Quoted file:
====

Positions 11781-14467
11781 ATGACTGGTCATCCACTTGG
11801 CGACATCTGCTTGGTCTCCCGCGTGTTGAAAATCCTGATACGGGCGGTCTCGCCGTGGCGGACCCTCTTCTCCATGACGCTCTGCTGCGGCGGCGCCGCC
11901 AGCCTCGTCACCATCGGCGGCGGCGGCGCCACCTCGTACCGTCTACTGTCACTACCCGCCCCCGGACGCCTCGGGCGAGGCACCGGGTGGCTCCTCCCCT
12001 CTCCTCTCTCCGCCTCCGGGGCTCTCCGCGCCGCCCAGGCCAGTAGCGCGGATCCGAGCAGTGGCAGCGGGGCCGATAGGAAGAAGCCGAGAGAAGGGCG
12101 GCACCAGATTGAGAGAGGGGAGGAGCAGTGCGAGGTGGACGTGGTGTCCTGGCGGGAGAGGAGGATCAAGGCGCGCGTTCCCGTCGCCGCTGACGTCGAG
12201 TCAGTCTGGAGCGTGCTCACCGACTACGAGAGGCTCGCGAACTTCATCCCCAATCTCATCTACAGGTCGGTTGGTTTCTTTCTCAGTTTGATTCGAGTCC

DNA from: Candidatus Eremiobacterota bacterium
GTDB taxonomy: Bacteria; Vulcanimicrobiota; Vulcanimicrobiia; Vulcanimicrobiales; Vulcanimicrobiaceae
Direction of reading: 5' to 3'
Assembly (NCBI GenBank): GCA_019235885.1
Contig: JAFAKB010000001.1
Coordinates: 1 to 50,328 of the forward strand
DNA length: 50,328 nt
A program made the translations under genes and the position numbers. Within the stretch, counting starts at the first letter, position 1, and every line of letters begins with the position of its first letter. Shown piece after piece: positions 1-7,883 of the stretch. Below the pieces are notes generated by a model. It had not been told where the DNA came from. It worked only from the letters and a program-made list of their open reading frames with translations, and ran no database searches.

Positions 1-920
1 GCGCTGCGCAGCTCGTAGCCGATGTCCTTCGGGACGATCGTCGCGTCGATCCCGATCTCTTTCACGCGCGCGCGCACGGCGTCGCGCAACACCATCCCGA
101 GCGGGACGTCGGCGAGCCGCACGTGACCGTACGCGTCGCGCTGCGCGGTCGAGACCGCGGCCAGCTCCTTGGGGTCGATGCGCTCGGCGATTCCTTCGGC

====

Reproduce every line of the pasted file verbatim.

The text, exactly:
Positions 11781-14467
11781 ATGACTGGTCATCCACTTGG
11801 CGACATCTGCTTGGTCTCCCGCGTGTTGAAAATCCTGATACGGGCGGTCTCGCCGTGGCGGACCCTCTTCTCCATGACGCTCTGCTGCGGCGGCGCCGCC
11901 AGCCTCGTCACCATCGGCGGCGGCGGCGCCACCTCGTACCGTCTACTGTCACTACCCGCCCCCGGACGCCTCGGGCGAGGCACCGGGTGGCTCCTCCCCT
12001 CTCCTCTCTCCGCCTCCGGGGCTCTCCGCGCCGCCCAGGCCAGTAGCGCGGATCCGAGCAGTGGCAGCGGGGCCGATAGGAAGAAGCCGAGAGAAGGGCG
12101 GCACCAGATTGAGAGAGGGGAGGAGCAGTGCGAGGTGGACGTGGTGTCCTGGCGGGAGAGGAGGATCAAGGCGCGCGTTCCCGTCGCCGCTGACGTCGAG
12201 TCAGTCTGGAGCGTGCTCACCGACTACGAGAGGCTCGCGAACTTCATCCCCAATCTCATCTACAGGTCGGTTGGTTTCTTTCTCAGTTTGATTCGAGTCC

DNA from: Candidatus Eremiobacterota bacterium
GTDB taxonomy: Bacteria; Vulcanimicrobiota; Vulcanimicrobiia; Vulcanimicrobiales; Vulcanimicrobiaceae
Direction of reading: 5' to 3'
Assembly (NCBI GenBank): GCA_019235885.1
Contig: JAFAKB010000001.1
Coordinates: 1 to 50,328 of the forward strand
DNA length: 50,328 nt
A program made the translations under genes and the position numbers. Within the stretch, counting starts at the first letter, position 1, and every line of letters begins with the position of its first letter. Shown piece after piece: positions 1-7,883 of the stretch. Below the pieces are notes generated by a model. It had not been told where the DNA came from. It worked only from the letters and a program-made list of their open reading frames with translations, and ran no database searches.

Positions 1-920
1 GCGCTGCGCAGCTCGTAGCCGATGTCCTTCGGGACGATCGTCGCGTCGATCCCGATCTCTTTCACGCGCGCGCGCACGGCGTCGCGCAACACCATCCCGA
101 GCGGGACGTCGGCGAGCCGCACGTGACCGTACGCGTCGCGCTGCGCGGTCGAGACCGCGGCCAGCTCCTTGGGGTCGATGCGCTCGGCGATTCCTTCGGC